“Ma’am,” Bastion tries, mentally taking a slow, deep breath to leash his immediate flash of temper. Counterfeiting. Of course. He’d been working on breaking into a pretty large ring of it prior to this whole mess with Saila’s shop coming up. He should assign somebody else to take that over. Maybe Mansard, if she’s up to it. He can’t leave it completely unchecked, not if it’s eroding public faith in currency so quickly.
“Next,” the lady snaps, and Bastion flicks an annoyed look over to the man behind him. The vampire’s eyes flicker between the woman and Bastion uncertainly; Bastion hasn’t moved and he doesn’t look like he’s ready to try to muscle Bastion out of the way. One of the patrons gathered around the side of the cart sprinkling salt on her rice dumplings looks up at the commotion, looks down at her food, and then looks up again in a quick double-take.
“Oh wait a second,” she says, as Bastion contemplates with grim fatalism how embarrassing it would be to run back to Saila and have her change his money, “uh, ma’am, this is, you are, right?” And she leans over to Bastion, her red eyes wide and her cheeks puffing out.
“Sorry?” He asks, trying to hide his exasperation as the old woman grumbles rude words at him just under her breath.
“You’re the new captain of the Leaping Guard, aren’t you?”
“That’s me,” he agrees, and feels everybody around him immediately reorient themselves to stare at him.
“Wow,” the other patron says, her eyes huge, her spiny cheeks puffing out even further in excitement, “um, yeah, I don’t think he’s going to leave you with a counterfeit bill.”
“Never do know,” the stall owner says, her eyes finally emerging from her shriveled face on stalks like those of a snail. Bastion mentally gives a little scream but maintains an appropriately stoic outer expression. “Well, well, look at this! My apologies, my lord, didn’t expect to see such a handsome, fancy young man down here on the dirt puddles with the rest of us. On the house, my goodness. Captain Bastion at my stall,” she says, her eyes receding back into her face like the hand of a drowner in brackish water.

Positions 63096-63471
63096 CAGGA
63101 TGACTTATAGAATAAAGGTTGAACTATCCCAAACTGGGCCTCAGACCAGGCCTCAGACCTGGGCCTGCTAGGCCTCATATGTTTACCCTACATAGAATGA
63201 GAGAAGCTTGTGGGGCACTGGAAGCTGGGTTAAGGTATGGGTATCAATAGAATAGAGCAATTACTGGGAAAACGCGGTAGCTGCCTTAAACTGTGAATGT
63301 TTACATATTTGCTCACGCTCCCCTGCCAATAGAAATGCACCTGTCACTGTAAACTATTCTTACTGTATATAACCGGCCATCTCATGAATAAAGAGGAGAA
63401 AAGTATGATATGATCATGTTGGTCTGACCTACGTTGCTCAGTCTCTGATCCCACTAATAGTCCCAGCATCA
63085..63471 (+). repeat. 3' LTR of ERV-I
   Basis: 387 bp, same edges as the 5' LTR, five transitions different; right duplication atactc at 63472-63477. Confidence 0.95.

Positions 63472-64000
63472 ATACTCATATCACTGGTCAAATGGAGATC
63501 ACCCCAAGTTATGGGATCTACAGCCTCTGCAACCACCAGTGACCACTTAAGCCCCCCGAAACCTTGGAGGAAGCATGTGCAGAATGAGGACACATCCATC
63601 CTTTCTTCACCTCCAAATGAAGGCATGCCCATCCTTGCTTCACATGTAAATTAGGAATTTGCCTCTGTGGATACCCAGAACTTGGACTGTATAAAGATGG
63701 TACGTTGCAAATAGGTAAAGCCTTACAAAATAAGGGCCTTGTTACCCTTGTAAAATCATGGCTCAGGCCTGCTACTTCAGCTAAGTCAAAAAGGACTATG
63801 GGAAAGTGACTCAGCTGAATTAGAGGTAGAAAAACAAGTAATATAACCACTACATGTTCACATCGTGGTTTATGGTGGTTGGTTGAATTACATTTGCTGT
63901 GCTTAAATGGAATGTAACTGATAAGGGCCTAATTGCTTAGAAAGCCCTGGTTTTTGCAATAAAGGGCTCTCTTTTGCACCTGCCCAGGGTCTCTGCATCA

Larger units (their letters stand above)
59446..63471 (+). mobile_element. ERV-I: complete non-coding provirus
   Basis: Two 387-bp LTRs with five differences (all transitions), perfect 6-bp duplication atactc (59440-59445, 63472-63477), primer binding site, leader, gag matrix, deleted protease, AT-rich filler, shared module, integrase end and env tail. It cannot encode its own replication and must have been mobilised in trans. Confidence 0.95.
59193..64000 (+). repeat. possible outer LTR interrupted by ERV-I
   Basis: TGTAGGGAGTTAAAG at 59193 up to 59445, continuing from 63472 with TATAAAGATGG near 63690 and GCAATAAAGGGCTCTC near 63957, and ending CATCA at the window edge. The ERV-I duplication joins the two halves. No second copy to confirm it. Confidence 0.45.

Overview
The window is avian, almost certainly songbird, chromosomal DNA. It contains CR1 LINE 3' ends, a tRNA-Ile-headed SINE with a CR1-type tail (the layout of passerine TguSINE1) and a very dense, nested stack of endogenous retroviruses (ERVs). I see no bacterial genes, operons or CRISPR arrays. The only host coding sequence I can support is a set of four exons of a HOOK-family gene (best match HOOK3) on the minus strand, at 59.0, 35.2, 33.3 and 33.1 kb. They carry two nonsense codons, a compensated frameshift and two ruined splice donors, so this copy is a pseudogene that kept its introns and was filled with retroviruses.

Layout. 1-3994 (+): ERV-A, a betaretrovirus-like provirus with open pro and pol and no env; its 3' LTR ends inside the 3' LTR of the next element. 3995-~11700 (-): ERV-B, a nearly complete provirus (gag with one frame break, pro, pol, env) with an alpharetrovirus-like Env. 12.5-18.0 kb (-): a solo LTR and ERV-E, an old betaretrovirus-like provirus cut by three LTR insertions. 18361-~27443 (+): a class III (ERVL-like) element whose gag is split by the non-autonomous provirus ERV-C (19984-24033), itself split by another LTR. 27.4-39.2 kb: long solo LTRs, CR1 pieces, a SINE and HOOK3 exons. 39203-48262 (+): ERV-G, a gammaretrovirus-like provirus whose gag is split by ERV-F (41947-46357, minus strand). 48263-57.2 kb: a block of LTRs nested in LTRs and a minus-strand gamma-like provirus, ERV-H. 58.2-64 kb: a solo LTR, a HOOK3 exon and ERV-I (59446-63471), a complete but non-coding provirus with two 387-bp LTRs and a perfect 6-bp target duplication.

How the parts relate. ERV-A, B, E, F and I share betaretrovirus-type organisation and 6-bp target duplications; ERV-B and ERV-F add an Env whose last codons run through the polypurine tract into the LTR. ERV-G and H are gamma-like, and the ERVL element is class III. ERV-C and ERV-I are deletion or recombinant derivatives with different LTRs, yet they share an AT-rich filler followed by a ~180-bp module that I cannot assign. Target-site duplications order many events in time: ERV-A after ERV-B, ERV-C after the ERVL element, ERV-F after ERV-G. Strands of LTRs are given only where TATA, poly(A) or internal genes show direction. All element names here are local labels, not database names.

Bastion, feeling a little faint, shakes his head.
“I can pay. If you’ll take it.”
“On the house, Captain. An apology for an old lady’s foolishness.” She grins at him toothily. She clearly has a double row behind the first.
“What brings you down here?” asks the patron who had called him out, eating her dumplings in big sharp bites.
“Official business,” he says vaguely, feeling more than seeing the abrupt emptiness at his elbow and slightly behind him.
The vampire has fled. Interesting.
By the time he manages to extricate himself from the questions of the eager woman from the cart, he’s heard the chimes twice.
Milne was from one of the local news circles, and while he’d done his best to avoid her kind at all costs as a general guardsman, he feels rather like it’s his duty to talk with the news folk now that he’s the face of the guard.
She had been eager and friendly, her gills flapping enthusiastically as she pencilled out notes on some riverweed paper she ‘borrowed’ from the food stall owner. She’d wanted to know about the guard’s focus under his leadership and his personal history. He’d been cagey about the latter but open about the former, and on her part, she had taken notes on whatever he was willing to talk about with such intensity that he was concerned she was going to rip her paper in half at multiple points.
He’d watched her as he picked up a few extra supplies he’d thought of while eating, but she never did ask what they were for, and barely even seemed to notice he’d bought them. She had seemed wholly and deeply focused on his aims for the Leaping Guard. All the better— he doesn’t know what’s happening with Saila’s wheel, but he has the distinct feeling that things will only get more complicated, and doesn’t want anybody outside the Guard to get wind of anything funny quite yet.
They’d finally parted ways when Milne heard the second chime and realized the time. She’d run off urgently, barreling down the middle of the slower outside lane of walkers to Bastion’s mingled amusement and horror.
So much for the absolute rules of society, he reflects, and turns toward Terabeth’s stall.
As encounters with the news circles go, that one had felt… refreshing, he decides, making his way back up the stream of people in a decidedly less bombastic fashion. It would be nice to get some positive word of mouth going about the changes he wants to make.
Still, he’ll hold back judgement on the newswoman until he sees, or hears about, the end story. Kings know his goals for the guard haven’t been popular with some of the major merchant guilds uptown.